International

Qatari Minister Saad Sherida Al-Kaabi Welcomes LGBTQ Community To Catch FIFA World Cup But Queer Fans Are Not Buying It

Qatari law prohibits same-sex sexual relations between men, even if consensual. Penalties include lashing, lengthy prison sentences and/or deportation for foreign nationals. There is no law criminalizing same-sex sexual relations between women, but they are persecuted as well.

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People who identify with the LGBTQ community can come to Qatar for the FIFA World Cup, but the West cannot "dictate" what Qataris should believe, Saad Sherida Al-Kaabi, the country's energy minister told Germany's Bild newspaper. Kaabi made this statement after German interior minister Nancy Faeser sported the "OneLove" armband at the national team's match against Japan last week.

"If you want to change me so that I will say that I believe in LGBTQ, that my family should be LGBTQ, that I accept LGBTQ in my country, that I change my laws and the Islamic laws in order to satisfy the West—then this is not acceptable," Kaabi added.

Homophoic past and present

Homosexuality in Qatar is illegal and punishable by up to seven years in prison. A report from Human Rights Watch, published last month, documented cases as recently as September of Qatari security forces arbitrarily arresting LGBT people and subjecting them to "ill-treatment in detention."

Qatari law prohibits same-sex sexual relations between men, even if consensual. Penalties include lashing, lengthy prison sentences and/or deportation for foreign nationals. There is no law criminalizing same-sex sexual relations between women, but they are persecuted as well.

The Supreme Committee for Delivery & Legacy (SC), which has been responsible for overseeing infrastructure projects and planning for the World Cup, said it was committed to "an inclusive and discriminatory-free" World Cup.

Dr Naser Mohamed, 35, the only Qatari who publicly come out as gay, launched Proud Maroons: an LGBTQ+ supporters club for Qatar’s national team, to highlight abuses against the LGBTQ+ community in his homeland. When he came out as gay in May, his family disowned him, stripped him his inheritance, and he had to claim asylum in the US. Mohamed, through his non-profit Alwan Foundation, says that security operatives infiltrate gay communities in order to torture and coerce members to inform on others. 

He claimed the state conducts cyber-surveillance, tries to shut down hangout spots and infiltrates groups of LGBTQ people to arrest them, according to the Human Rights Watch report. LGBTQ people are taken into custody by the Preventive Security Department, a law enforcement agency, Mohamed says, and remain jailed for weeks to months, sometimes without a charge. There they are verbally and physically abused, tortured and sexually harassed, the Human Rights Watch reports. 

A transgender woman told Human Rights Watch that she was arrested on the street in Doha, and accused of “imitating women”. Once inside a police vehicle, authorities beat her, bloodying her lips and nose, and kicking her in the stomach. While the Qatari government claimed the allegations were “unequivocally false”, the woman was quoted saying, “I was detained for three weeks without charge, and officers repeatedly sexually harassed me,” she said. “Part of the release requirement was attending sessions with a psychologist who ‘would make me a man again.’” A second transgender woman said she was arrested for wearing makeup. Authorities shaved her hair, and asked her to sign a vow that she would never wear makeup again as a condition of her release, she said.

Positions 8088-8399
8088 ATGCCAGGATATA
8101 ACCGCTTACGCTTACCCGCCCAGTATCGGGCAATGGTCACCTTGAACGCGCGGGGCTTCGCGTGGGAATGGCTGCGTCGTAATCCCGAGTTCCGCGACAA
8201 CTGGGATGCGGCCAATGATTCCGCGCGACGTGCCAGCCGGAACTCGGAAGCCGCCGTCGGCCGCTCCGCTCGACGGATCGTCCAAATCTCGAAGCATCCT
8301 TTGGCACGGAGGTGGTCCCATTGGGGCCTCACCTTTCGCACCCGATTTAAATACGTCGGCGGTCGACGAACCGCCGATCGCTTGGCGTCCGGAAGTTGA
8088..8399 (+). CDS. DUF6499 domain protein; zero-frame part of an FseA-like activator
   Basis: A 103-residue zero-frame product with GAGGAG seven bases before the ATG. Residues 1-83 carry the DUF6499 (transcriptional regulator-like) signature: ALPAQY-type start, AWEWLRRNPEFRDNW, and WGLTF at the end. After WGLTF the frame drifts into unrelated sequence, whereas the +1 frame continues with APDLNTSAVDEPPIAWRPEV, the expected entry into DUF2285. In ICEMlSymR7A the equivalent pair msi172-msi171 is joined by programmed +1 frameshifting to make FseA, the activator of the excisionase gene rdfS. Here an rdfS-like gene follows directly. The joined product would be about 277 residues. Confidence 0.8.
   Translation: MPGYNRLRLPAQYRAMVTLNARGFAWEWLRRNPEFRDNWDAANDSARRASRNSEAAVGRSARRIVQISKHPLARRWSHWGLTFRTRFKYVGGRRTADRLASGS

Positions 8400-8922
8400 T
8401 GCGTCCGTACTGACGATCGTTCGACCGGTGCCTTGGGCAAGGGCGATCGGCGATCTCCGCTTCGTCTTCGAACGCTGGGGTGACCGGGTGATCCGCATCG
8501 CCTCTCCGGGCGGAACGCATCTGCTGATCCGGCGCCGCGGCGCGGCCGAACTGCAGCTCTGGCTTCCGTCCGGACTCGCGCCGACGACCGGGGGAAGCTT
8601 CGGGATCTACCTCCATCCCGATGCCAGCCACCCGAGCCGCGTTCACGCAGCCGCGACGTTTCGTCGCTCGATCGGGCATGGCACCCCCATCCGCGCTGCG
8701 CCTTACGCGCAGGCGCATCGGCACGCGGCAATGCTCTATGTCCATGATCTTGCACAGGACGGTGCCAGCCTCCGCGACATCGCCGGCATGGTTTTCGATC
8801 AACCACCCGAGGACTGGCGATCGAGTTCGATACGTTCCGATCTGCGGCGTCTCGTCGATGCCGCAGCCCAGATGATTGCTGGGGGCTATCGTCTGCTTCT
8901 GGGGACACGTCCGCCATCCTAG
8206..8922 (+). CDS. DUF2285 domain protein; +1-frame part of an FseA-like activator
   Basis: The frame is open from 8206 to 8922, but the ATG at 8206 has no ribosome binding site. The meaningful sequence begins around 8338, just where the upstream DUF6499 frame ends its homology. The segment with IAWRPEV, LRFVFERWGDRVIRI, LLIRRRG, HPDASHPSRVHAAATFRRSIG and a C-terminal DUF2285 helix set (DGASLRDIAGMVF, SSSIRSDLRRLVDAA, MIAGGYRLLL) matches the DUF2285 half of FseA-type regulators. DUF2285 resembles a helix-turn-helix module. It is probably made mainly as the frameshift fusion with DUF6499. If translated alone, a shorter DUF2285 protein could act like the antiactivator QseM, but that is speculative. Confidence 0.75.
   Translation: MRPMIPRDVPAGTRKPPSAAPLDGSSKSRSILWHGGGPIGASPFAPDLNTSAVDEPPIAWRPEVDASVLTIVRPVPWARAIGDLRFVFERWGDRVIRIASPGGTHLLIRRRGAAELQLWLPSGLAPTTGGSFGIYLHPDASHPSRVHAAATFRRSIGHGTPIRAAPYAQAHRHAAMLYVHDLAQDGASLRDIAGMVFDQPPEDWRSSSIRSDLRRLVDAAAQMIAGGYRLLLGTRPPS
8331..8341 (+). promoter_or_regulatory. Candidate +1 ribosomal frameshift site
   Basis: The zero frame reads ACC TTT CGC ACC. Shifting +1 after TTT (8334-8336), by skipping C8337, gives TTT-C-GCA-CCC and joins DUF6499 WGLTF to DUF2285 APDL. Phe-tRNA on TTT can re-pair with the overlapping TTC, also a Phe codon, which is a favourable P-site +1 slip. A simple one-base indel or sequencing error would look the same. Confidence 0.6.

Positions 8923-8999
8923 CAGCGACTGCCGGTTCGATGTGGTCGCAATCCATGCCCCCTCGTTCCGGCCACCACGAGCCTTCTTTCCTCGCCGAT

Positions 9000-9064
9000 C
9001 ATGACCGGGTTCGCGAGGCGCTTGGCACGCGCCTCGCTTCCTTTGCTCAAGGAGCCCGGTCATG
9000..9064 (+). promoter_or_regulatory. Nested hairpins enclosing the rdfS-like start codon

Fingers pointing at Beckham

David Beckham’s “gay icon” status is set to be decimated as the former England captain and Manchester United star continues in his role as a Qatar World Cup ambassador but is staying mum. In a viral tweet, Lycett, a queer British comedian said he would donate £10,000 ($11,000) to charities supporting “queer people in football” or put the money through the shredder along with “Beckham’s reputation as a gay icon” if the former footballer did not cut ties with Qatar. 

Footballers’ stance

The US men’s team are showing support for the LGBTQ community through a rainbow-themed logo at their training facility in Qatar. The design features seven rainbow-coloured vertical stripes below the dark blue letters ‘USA’ and is part of the “Be The Change” initiative the team adopted in 2020 with the goal of inspiring action on social justice issues.

— U.S. Men's National Soccer Team (@USMNT) November 13, 2022

Gareth Bale, once the world's most expensive footballer and Wales captain, wore an OneLove armband for the matches in Qatar in support of a season-long campaign which promotes diversity and inclusion. The former Real Madrid player said: "We can shed a light on the problems that are going on." 
Captains of seven European football teams had planned to wear rainbow-themed "OneLove" armbands as part of a campaign to embrace diversity, but backed down after a threat of disciplinary action from FIFA. Captain of France, Hugo Lloris, another team participating in the OneLove campaign, said he had to "show respect" to Qatar's culture and did not wear the rainbow-colored armband.

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